Leeds United, a great name in English football, by any measure, appears to have been run on the cheap for a long time now. Investment is minimal, the ability to retain promising players practically non-existent. The supporters’ expectations, born of great days in the past, remain high – and why shouldn’t they be? But those expectations show no sign of being met, or even approached. Last summer’s long drawn-out agony of a takeover saga descended too often to the depths of farce, as rumour countered rumour, and we all rode an internet-driven roller-coaster of optimism and despair, over and over again. But once concluded, that saga has not spawned a legacy of more investment and better club/fan relations. We appear to be stuck with more of the same; the changes appear to have been purely cosmetic.
On Saturday 12th January, Leeds United played Barnsley away, a fixture that had produced humiliating three-goal thrashings in the previous two seasons. This time around, it was only a two goal thrashing, but the manner of defeat – the abject failure to muster any real threat up front, and the spectacle of midfield players gazing skywards as the ball whistled to and fro far above them – was too much for the long-suffering band of away fans in Leeds United colours. They complained, loudly. They advised the manager to be on his way. They questioned the fitness of the players to wear the famous shirt. The FA Cup win over Spurs offered some brief respite, but now an almost identical scenario has been played out at Boro’s Riverside Stadium, a ground where we’d previously had a good record. After the match, Warnock spoke learnedly, but with that annoying chuckle in his voice, of the “need to win games” and of how he was baffled at how chances were being missed. We’ve heard a lot of this, all season. The supporters feel they are being taken for mugs, and they have had enough.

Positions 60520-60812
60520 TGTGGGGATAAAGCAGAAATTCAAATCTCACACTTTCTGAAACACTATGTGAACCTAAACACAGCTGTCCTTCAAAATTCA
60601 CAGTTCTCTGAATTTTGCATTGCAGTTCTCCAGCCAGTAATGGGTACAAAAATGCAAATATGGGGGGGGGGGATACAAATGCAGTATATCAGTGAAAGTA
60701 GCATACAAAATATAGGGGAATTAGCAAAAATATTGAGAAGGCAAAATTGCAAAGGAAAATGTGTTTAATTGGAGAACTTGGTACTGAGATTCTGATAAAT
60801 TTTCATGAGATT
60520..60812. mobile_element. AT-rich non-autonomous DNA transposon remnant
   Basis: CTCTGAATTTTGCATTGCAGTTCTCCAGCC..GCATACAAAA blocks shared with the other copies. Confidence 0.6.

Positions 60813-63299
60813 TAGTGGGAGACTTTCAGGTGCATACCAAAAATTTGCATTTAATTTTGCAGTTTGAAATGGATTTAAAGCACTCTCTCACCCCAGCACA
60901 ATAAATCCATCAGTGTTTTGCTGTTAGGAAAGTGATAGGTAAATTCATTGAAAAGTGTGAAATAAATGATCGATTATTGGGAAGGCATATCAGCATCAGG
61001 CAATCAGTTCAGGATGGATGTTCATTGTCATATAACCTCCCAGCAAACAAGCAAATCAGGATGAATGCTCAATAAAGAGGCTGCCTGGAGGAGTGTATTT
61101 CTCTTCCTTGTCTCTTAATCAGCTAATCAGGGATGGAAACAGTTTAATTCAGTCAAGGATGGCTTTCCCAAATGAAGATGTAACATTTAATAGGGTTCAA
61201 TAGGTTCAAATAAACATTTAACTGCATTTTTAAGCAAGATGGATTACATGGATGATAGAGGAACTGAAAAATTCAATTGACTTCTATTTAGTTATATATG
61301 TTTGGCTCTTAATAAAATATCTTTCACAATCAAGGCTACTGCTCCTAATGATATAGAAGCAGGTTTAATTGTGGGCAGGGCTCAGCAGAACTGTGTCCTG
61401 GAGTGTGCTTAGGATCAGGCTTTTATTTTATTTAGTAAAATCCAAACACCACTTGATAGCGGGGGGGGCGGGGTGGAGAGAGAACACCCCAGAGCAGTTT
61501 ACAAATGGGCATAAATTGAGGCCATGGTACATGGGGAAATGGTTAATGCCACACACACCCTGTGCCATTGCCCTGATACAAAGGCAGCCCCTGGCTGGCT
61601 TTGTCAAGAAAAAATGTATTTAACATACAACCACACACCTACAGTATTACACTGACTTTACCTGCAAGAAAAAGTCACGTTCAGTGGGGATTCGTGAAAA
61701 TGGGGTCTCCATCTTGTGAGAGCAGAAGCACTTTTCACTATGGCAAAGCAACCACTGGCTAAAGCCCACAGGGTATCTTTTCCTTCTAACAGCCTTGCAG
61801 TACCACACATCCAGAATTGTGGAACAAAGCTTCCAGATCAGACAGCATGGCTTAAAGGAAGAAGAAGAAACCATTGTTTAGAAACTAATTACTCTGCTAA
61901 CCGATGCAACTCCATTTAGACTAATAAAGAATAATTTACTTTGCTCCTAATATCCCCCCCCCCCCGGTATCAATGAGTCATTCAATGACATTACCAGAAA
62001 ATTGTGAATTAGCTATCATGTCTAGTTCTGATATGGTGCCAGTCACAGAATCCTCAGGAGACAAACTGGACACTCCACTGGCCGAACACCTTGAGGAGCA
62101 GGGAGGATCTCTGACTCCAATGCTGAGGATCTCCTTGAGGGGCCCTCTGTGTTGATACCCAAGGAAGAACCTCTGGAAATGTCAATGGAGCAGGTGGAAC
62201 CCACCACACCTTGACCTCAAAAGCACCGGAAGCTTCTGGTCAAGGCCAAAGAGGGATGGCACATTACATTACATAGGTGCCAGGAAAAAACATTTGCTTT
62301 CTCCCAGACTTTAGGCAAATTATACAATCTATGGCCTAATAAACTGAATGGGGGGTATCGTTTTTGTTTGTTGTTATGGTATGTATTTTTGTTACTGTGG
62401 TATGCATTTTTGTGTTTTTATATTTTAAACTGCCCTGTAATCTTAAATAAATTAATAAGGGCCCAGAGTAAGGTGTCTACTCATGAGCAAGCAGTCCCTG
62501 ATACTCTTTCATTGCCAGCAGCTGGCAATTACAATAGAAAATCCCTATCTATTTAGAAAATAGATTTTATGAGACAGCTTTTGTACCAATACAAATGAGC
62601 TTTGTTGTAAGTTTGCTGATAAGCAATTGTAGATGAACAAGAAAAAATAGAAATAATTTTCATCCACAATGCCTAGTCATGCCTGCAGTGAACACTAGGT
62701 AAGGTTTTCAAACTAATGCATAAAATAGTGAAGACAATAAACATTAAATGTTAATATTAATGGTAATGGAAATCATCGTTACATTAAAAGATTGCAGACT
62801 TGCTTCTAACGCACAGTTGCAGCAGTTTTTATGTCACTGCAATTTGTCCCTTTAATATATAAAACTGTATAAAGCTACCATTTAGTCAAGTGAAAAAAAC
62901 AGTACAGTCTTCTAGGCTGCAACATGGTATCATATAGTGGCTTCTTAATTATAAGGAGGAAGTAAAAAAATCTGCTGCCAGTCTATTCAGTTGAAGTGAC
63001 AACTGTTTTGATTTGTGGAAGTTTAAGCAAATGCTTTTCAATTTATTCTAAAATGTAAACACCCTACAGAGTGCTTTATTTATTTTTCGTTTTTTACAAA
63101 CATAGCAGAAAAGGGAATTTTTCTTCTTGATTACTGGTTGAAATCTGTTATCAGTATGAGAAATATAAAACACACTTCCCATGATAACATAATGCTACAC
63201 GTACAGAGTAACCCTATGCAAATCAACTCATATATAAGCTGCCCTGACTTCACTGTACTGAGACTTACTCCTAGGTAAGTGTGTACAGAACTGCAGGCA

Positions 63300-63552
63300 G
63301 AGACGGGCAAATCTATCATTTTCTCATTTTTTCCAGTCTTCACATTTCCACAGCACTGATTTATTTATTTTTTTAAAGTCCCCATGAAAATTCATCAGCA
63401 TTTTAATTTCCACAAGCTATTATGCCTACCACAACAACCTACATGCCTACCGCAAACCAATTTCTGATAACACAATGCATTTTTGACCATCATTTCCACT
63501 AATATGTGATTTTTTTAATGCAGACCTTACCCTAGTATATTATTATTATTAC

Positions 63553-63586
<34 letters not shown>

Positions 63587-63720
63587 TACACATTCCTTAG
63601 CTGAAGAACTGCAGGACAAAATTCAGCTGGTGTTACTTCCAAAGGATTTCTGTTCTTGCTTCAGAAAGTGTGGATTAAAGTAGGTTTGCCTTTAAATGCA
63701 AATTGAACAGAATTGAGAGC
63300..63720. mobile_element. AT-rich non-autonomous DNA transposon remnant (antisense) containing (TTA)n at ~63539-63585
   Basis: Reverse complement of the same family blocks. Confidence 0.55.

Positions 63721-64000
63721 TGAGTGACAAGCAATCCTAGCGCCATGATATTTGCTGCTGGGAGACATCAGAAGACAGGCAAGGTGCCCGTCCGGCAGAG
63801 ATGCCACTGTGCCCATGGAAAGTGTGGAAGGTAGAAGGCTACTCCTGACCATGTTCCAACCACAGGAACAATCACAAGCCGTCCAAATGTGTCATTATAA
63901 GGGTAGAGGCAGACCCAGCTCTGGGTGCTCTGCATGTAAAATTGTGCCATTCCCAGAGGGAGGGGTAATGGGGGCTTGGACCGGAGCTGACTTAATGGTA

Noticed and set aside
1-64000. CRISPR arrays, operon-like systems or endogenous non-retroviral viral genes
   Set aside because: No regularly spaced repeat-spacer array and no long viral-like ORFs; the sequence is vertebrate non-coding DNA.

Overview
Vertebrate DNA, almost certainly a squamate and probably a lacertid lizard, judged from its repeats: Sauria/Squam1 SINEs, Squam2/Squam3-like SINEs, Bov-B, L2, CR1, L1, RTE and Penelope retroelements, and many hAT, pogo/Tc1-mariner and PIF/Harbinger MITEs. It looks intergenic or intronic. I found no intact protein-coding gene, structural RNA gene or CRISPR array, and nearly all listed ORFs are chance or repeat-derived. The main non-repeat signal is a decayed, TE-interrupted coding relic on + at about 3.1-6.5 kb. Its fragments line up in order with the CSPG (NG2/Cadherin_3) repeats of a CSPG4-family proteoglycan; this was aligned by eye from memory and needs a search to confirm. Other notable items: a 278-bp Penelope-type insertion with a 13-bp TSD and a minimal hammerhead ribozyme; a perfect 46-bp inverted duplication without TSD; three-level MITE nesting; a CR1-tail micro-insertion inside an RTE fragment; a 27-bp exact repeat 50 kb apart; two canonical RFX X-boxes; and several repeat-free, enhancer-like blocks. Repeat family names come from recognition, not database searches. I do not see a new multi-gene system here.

All this has been true for a while – but for much of the past year, change has been in the air, and it has seemed reasonable to expect that things might be about to get better. Some of us dared to dream. But after the final whistle at Middlesbrough, it was all of a sudden quite clear that the options for change have been exhausted, and that the future remains as bleak as it has been at any time since top-flight status was relinquished nine long years ago.
Some of the fans – not all, but some – feel that there is now no way back for Leeds – not to anywhere approaching the pre-eminence they once enjoyed in the game. If that’s the case, then the question arises: what is a reasonable aim? To gain promotion to the Premier League, and strive to survive? To become a yo-yo club, with promotion and relegation in successive years, never becoming established in the top-flight? That might be enough for many clubs, but at Leeds the memories of glory are that bit too vivid for the fans to settle for any such precarious existence, scratching around in the hinterland of old rivals’ success.
It may well be that, on a cold night on Teesside, realisation dawned that the club Leeds United once were is now dead and gone. What is left behind may well still be worth supporting, but it is likely to be a pale shadow of what we once knew. Recently, during the transfer window, there were rumours of high profile signings – and you knew, you just KNEW, that we were being softened up for more bad news. Then Becchio was off, swapped for a striker in Morison that Norwich didn’t want, and we heard reports that recent loanees didn’t want to stay “because of the money situation up there”. It all stinks of a club rotten to the core, and dead at the top.
Leeds United – one of the truly great names in English football. RIP.